Birmingham’s Blue Ruth – who I’d seen previously in Youth Man but also played yesterday in Pretty Grim – hadn’t, by their own admission, been having a good day, and a malfunctioning MIDI box made the first part of their set a little chaotic, something they dealt with in a charming, self-effacing way. Things came together for the last couple of tunes, where some genuinely unsettling, glacial electronics and gnarly guitar samples coupled with alternately brooding, soulful vocals and a conversational, near-rapped style made for a really impressive end. Sofa King brought the abstract, glitchy electronics and some nicely sleazy bass loops (and a jar of Vaseline) for a set that didn’t quite land for me until a slightly perplexing onslaught of bangers at the end. Astrid Sonne appears to come from a classical background, and there was a carefully constructed austerity to her sombre synths and melancholy, frail vocals. A mostly quite affecting set although the occasional guitar contributions never felt essential.

Smote are the sound of the Tyneside Space Programme, Hawkwind on quaaludes, Major Tom on mogadon. Their brand of astral noise-rock is less prevalent than it was a few years back, and that’s probably a good thing overall, but Smote still fucking rock and it’s cool they’ve ended up on Rocket Recordings. Between the rumbling rhythm section and the overlapping wailing guitars, it’s a fucking blast and even the never-acceptable flute moments are in merely homeopathic amounts so they don’t fuck up the interstellar trajectory.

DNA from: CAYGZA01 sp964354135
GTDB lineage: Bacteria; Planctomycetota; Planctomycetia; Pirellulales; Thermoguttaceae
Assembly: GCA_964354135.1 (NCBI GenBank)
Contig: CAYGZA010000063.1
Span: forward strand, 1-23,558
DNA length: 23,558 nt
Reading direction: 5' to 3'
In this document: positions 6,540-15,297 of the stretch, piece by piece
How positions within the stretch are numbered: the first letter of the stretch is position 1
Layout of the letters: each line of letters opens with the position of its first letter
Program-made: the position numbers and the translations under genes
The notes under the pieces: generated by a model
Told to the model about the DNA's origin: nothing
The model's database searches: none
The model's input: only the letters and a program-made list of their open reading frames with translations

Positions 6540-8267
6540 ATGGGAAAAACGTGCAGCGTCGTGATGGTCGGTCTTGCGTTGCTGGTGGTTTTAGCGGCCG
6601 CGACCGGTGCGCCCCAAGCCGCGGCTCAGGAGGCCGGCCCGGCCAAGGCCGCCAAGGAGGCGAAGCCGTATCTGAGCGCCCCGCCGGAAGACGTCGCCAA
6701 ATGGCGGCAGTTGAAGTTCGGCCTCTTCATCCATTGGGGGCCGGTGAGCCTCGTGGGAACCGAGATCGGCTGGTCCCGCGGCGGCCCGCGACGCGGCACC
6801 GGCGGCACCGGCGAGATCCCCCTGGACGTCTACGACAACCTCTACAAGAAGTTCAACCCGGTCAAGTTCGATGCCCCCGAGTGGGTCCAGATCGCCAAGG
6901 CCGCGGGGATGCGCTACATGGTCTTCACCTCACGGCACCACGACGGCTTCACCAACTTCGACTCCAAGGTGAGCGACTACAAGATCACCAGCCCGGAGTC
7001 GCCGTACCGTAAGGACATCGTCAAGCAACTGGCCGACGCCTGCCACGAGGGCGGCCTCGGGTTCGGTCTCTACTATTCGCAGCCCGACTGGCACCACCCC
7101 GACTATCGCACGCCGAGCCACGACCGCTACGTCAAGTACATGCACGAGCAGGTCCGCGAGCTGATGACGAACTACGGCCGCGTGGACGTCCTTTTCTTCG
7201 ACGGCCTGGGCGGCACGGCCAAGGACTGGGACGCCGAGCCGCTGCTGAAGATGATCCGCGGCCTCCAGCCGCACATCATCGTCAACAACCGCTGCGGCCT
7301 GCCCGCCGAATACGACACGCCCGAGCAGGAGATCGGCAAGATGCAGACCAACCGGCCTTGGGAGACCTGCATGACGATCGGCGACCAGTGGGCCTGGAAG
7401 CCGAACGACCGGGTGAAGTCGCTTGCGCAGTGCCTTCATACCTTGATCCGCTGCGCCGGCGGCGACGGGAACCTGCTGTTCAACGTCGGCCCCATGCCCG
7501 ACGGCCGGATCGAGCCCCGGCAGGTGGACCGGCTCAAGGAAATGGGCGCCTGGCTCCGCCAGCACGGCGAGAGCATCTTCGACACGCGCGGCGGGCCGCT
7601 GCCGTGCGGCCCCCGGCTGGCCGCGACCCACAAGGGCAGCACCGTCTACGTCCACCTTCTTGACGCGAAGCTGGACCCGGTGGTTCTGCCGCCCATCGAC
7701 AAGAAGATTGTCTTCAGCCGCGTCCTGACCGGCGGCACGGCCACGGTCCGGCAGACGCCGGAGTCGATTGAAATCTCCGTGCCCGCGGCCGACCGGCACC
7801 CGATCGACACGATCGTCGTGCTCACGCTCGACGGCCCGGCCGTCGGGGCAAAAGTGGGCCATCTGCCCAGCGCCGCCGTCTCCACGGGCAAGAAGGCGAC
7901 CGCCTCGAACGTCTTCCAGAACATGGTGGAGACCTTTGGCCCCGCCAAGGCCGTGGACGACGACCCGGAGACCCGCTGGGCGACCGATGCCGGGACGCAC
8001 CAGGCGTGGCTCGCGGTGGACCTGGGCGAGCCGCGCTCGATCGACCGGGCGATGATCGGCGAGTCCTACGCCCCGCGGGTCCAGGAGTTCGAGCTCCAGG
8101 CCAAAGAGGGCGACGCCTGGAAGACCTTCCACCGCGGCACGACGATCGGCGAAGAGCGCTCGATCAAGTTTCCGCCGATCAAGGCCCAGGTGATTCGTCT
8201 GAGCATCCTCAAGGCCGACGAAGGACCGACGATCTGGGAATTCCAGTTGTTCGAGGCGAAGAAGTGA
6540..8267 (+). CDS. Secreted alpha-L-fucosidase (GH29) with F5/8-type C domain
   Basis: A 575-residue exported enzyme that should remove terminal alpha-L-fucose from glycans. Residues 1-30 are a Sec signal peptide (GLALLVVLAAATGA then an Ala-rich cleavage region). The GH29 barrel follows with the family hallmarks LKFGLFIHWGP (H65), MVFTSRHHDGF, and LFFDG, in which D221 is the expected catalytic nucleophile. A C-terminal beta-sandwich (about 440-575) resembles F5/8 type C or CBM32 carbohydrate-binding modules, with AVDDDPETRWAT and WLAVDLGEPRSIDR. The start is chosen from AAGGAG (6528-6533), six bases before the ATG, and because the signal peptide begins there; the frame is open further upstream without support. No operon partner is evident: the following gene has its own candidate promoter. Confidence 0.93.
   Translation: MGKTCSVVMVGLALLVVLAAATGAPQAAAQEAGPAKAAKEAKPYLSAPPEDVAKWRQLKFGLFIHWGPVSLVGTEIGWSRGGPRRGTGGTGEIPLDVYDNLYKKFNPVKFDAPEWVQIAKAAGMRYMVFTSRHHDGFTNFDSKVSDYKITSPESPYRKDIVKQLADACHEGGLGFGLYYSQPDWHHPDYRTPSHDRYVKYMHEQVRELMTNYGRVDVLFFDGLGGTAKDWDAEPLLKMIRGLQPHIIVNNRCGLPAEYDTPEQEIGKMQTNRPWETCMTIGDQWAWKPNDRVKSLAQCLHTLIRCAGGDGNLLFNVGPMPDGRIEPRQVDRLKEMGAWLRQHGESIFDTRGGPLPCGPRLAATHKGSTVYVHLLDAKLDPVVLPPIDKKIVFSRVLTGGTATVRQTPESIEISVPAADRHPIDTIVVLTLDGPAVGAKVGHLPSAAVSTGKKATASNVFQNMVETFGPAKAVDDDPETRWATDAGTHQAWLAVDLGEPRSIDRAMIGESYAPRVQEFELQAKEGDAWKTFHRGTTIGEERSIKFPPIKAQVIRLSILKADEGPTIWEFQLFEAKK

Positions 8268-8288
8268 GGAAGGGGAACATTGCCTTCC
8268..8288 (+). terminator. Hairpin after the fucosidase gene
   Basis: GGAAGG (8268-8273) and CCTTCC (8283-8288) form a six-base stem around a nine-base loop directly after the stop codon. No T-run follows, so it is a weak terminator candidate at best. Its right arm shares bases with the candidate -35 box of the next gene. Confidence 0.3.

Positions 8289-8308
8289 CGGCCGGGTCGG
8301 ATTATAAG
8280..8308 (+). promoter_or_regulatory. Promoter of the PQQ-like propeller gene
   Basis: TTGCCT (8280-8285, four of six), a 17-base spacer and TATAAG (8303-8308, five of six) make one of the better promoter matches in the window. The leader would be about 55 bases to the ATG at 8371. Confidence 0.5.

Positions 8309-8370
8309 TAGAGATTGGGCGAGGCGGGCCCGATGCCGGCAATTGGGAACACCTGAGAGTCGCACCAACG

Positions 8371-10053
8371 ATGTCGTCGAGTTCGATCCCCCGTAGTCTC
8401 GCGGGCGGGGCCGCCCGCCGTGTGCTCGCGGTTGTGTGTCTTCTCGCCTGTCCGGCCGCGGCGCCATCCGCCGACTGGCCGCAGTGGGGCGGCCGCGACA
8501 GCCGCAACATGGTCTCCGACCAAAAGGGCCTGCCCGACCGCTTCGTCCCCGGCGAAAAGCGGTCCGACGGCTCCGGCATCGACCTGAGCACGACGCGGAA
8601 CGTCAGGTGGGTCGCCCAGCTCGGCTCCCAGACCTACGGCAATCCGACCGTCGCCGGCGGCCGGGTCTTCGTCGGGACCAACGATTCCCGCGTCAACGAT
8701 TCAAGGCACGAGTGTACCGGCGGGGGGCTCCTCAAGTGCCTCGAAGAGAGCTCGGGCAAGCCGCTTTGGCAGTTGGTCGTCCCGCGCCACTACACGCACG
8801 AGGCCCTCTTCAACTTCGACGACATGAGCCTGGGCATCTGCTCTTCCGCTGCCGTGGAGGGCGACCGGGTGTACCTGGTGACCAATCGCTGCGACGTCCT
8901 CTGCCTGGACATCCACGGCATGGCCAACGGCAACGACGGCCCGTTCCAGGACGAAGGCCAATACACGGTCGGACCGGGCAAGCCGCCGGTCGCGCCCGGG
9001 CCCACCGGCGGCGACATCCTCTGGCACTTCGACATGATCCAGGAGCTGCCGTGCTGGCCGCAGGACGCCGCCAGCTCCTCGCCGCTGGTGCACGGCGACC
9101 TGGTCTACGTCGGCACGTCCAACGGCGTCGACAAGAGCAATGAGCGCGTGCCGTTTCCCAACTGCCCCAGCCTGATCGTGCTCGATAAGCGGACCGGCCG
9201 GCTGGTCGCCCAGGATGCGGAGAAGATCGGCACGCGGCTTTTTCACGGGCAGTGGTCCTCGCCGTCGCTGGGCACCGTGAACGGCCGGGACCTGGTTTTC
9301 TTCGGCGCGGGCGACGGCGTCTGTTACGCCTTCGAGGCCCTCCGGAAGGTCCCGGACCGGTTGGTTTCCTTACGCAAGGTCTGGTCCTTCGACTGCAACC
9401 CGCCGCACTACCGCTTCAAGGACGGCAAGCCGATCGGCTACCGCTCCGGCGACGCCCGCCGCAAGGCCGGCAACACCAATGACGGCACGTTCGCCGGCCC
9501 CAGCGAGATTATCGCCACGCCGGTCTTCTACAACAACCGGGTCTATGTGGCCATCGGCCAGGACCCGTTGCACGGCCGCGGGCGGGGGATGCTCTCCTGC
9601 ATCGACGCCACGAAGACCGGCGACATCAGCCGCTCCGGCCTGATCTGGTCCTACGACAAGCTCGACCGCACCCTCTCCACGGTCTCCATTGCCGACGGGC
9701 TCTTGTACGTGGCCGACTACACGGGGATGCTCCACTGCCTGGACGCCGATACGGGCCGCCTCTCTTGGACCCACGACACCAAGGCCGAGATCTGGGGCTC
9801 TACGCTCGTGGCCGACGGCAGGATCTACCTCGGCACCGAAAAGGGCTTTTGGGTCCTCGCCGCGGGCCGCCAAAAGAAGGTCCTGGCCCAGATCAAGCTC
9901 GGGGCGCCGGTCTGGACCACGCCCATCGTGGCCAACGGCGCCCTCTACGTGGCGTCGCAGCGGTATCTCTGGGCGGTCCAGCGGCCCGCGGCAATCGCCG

Curl is a new-ish project featuring lauded musician/soundtrack composer Mica Levi alongside Coby Sey and Brother May in a guitar, drums, bass/keys configuration that proved to be an interesting, abstract collision of jazz, gnarly indie rock and UK hip-hop. At times it felt like it lacked a little focus, but it was bursting with ideas, and was especially enjoyable when the low-end lurches were to the fore in a demented blues that evoked everyone from Jesus Lizard to The Birthday Party.